Part 5 of "Establishing Literary Independence: Hybridity in Zimbabwean Literature"
Phillip Darby discusses the gradually changing focus of African literature: the number of African novels grows, but African writing became increasingly inwardly oriented; cross-references to other cultures and literatures declined. Darby also states that this phenomenon was the result of critics search for something 'distinctly' African in both form and content as they were attempting to develop specifically African standards of literature and literary criticism. The major fault of this argument is that it lends itself to the application of a particular critical discourse against which African authors write. The move toward mostly internal literature is noteworthy, however, because it demonstrates a continental body of literature that supports the reestablishment of a Zimbabwean culture.
For native Zimbabweans, there exists the challenge of reestablishing an identity separate from the English cultural identity imposed upon them during the colonization. Inevitably, the construction of an English cultural identity is inseparable from Other-ing the native as its object. To write fiction in English as a recently independent people indicates the use of English as a tool for gaining independence. In Zimbabwe, this took on the form of writing against the colonialist discourse established external to them, but to which they were inevitably subjected. Engaging the discourse of the authority fueled the self-constitution of the native subject's history. For African fictional writers, this entailed not only writing to affirm the existence of a culture that gained independence from British colonial rule; it also meant that a history had to be remembered and planted within that culture to affirm the people and to establish a future. The question still remains, though: Can English ever belong to the colonized?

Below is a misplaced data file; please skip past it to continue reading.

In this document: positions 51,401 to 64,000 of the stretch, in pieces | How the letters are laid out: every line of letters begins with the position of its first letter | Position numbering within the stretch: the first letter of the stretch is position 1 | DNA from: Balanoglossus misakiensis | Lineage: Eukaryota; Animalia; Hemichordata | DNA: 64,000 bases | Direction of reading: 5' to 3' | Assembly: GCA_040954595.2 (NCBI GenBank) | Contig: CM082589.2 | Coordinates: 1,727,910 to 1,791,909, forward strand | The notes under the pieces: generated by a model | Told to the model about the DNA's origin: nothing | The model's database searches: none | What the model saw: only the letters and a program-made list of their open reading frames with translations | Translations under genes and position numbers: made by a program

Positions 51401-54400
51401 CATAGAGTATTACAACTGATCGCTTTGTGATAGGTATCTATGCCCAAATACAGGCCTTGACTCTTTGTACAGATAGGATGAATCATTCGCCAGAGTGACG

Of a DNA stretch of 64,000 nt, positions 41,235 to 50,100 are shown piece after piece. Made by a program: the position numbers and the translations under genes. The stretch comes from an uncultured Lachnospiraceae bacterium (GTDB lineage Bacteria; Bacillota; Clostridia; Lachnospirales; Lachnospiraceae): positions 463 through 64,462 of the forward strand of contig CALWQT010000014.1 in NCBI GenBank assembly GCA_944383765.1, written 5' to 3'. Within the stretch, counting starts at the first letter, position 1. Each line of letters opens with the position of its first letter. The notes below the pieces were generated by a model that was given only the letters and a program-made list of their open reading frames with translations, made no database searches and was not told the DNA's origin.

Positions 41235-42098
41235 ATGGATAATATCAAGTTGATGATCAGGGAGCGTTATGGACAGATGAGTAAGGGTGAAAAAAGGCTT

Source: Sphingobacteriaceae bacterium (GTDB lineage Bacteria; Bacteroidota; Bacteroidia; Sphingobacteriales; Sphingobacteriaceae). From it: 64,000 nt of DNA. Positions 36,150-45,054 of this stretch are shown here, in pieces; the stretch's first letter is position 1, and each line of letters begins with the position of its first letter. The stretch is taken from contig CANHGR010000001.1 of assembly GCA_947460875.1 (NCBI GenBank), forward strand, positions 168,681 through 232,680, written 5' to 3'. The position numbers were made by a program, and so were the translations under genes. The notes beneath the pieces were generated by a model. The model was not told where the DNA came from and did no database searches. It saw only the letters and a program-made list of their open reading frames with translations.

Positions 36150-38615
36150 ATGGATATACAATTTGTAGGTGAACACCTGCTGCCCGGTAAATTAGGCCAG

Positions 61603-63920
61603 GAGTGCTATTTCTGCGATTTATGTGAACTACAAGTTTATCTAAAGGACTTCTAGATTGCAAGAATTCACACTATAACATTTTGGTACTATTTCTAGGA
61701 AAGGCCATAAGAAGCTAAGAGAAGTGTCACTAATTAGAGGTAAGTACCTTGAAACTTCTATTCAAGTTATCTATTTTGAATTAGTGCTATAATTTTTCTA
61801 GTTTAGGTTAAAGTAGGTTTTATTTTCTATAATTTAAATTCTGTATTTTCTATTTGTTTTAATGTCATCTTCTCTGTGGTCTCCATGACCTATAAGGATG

This essay will conclude with the following statement: regarding African literature as in need of standardization by external critics is a return to colonialist imposition within a literary context.
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Darby, Phillip. The Fiction of Imperialism: Reading Between International Relations and Postcolonialism. Washington: Cassell, 1998.
Larson, Charles. "Heroic Ethnocentrism: The Idea of Universality in Literature." in The Post-Colonial Studies Reader. ed. Bill Ashcroft, Gareth Griffiths, and Helen Tiffin. New York: Routledge, 1995. pp.62-65.
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